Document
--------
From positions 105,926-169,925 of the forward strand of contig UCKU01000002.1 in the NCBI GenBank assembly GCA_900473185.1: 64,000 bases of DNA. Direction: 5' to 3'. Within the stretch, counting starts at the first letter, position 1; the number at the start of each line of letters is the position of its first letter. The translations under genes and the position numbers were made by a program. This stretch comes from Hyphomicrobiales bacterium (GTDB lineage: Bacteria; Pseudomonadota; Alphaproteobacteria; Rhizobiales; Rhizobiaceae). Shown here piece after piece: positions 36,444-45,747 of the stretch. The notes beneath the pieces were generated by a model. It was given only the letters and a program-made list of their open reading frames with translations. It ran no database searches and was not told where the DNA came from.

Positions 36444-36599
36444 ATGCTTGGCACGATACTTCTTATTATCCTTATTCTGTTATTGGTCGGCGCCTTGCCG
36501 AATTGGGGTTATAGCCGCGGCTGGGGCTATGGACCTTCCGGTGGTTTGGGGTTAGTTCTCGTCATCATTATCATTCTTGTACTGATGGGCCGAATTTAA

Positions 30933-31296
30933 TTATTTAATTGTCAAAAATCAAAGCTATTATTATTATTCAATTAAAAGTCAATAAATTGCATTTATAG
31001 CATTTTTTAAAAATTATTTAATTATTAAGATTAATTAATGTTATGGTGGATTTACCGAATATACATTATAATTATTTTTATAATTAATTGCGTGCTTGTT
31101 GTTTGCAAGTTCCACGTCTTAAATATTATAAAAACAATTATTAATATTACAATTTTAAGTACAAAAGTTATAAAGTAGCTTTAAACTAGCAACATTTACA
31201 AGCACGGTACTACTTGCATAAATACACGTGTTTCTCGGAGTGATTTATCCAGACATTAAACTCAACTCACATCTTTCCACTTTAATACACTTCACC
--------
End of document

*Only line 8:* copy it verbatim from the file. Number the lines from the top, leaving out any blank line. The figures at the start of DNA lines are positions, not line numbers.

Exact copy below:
31101 GTTTGCAAGTTCCACGTCTTAAATATTATAAAAACAATTATTAATATTACAATTTTAAGTACAAAAGTTATAAAGTAGCTTTAAACTAGCAACATTTACA